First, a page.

Raglan Castle, one of Cadw's listed historic sites
Twenty-five years ago a new guardian of the historic buildings and landscapes of Wales was appointed.
Cadw, the Welsh Assembly Government's historic environment body, is celebrating its silver anniversary.
Since it began, it has granted about £70m for conservation of some of the nearly 30,000 listed buildings and more than 4,000 scheduled ancient monuments.
Since 1984, the amount of listed building status in Wales has trebled from 9,500.
However, Cadw is responsible for the preservation of more than historic buildings.
Its remit extends to conservation areas, historic parks and gardens, historic landscapes and historic wrecks.
The first listing by Cadw in 1984 was an 18th Century cottage at Benllech, Anglesey, and its most recent was Ysgol Efyrnwy, Abertridwr, an experimental school and community centre opened in 1950.
Its list of buildings illustrates the history of Wales, from the Roman masonry depicted in Cardiff Castle to Norman fortresses, such as Chepstow.
Cadw believes a possible candidate for the oldest listed building in Wales could be the churchyard wall at St Cybi's church in Holyhead, Anglesey.
Traditionally believed to have been founded by St Cybi in the 6th century, the churchyard wall was believed to be the main defensive wall of a 3rd or 4th Century Roman fort.
Cadw has not only listed large medieval sites but has included in a list a number of small structures like old turnpike road milestones, bollards and even a Doctor Who-type police box from the 1930s.
Cadw, a Welsh word meaning "to keep" became part of the Welsh Assembly Government in 1998 after devolution.
It has direct responsibility for 127 historic sites and since 1984, 24 million people have visited these sites, in addition to 2.5m visitors for education and lifelong learning programmes.
29,886 listed buildings in Wales and 4,111 scheduled ancient monuments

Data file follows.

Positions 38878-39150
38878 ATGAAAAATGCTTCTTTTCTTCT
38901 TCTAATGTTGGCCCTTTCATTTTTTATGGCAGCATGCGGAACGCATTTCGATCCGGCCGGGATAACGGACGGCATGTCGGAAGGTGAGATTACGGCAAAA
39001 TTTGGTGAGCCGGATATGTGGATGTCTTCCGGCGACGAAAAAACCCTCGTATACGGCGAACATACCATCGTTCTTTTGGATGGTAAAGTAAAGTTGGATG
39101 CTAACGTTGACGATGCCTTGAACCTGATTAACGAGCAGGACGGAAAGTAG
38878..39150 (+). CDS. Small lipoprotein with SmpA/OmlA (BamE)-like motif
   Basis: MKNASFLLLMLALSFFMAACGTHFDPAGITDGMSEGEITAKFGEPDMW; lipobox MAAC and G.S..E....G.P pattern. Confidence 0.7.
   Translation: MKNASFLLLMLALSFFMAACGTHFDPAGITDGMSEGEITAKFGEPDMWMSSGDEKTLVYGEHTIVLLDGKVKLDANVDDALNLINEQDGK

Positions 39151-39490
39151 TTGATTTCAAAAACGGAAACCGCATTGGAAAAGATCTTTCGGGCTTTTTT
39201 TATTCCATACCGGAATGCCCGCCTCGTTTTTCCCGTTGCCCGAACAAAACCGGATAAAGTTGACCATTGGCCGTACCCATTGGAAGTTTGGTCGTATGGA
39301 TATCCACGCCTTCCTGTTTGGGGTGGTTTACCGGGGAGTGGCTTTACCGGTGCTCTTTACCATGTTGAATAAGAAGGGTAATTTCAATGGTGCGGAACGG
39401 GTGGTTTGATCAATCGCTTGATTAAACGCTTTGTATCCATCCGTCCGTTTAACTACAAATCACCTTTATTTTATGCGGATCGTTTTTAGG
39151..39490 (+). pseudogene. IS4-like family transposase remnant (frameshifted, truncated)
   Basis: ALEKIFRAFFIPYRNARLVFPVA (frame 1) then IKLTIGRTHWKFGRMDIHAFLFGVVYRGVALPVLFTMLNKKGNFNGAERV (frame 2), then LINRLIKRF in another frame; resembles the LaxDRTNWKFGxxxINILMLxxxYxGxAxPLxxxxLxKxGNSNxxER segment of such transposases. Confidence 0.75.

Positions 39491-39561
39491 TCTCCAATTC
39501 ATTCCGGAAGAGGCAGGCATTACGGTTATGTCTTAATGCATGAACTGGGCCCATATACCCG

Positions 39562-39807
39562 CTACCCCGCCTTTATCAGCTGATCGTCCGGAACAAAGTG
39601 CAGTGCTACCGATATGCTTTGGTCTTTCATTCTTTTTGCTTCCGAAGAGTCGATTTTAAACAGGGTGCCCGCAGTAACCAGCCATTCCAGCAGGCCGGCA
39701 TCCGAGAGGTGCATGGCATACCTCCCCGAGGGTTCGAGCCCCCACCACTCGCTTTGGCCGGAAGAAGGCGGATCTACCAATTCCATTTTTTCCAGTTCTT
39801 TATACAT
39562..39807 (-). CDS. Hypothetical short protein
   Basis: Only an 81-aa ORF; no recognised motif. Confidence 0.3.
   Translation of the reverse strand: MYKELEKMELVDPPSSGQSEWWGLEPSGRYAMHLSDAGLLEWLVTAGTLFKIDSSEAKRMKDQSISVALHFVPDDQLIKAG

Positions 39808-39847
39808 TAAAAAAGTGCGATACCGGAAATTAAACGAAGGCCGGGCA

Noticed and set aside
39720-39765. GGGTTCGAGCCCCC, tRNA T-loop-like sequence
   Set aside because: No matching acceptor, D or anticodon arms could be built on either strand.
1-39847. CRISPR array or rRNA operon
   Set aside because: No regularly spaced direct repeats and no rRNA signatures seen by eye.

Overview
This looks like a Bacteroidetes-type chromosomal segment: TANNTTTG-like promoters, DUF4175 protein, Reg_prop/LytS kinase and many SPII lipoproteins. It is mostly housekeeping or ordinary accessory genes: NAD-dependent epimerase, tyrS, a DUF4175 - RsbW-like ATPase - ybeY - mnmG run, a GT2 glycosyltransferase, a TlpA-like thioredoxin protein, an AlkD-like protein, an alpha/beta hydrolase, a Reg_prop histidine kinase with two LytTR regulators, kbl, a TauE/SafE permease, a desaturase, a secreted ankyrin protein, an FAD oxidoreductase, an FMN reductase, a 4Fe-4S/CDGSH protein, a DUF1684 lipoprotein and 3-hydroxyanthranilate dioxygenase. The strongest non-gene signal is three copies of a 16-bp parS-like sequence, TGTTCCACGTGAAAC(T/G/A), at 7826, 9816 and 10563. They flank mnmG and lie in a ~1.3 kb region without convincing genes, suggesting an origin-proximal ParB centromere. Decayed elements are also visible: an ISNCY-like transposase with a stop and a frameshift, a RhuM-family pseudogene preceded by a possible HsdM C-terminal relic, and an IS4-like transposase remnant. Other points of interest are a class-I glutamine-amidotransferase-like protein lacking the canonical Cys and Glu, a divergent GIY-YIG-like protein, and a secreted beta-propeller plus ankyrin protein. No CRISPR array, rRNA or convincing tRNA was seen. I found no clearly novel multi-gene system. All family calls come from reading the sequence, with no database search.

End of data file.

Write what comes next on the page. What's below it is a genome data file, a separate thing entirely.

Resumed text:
486 conservation areas
370 historic parks and gardens
The anniversary year has had both highs and lows for Cadw. A third Welsh site was added to the United Nations Educational, Scientific and Cultural Organisation (Unesco) world heritage site list.
The Pontcysyllte aqueduct and canal, near Llangollen, was added to the prestigious list by officials early in the year.
To mark the anniversary year, grants totalling £646,000 have been awarded to thirteen of Wales' historic buildings.
The grants included money for a 19th Century cottage near Caernarfon and a former chapel now used by an Islamic society.
For the next 25 years Cadw has stated that it plans to focus on access and community involvement as well as physical conservation and mitigating the impact of climate change on Wales's built heritage.
Cadw has partnered with BTCV Cymru, whose volunteers have helped clear some of the historic sites from dense vegetation.
This has included a lot of work at Castell Blaenllynfi, near Brecon, where BTCV volunteers cleared the area of large trees, and built a new entrance gate with woodland path leading into the castle and to picnic areas.
The work has not only provided access to sites but BTCV Cymru's volunteers have benefited by learning new skills and learning about the local history.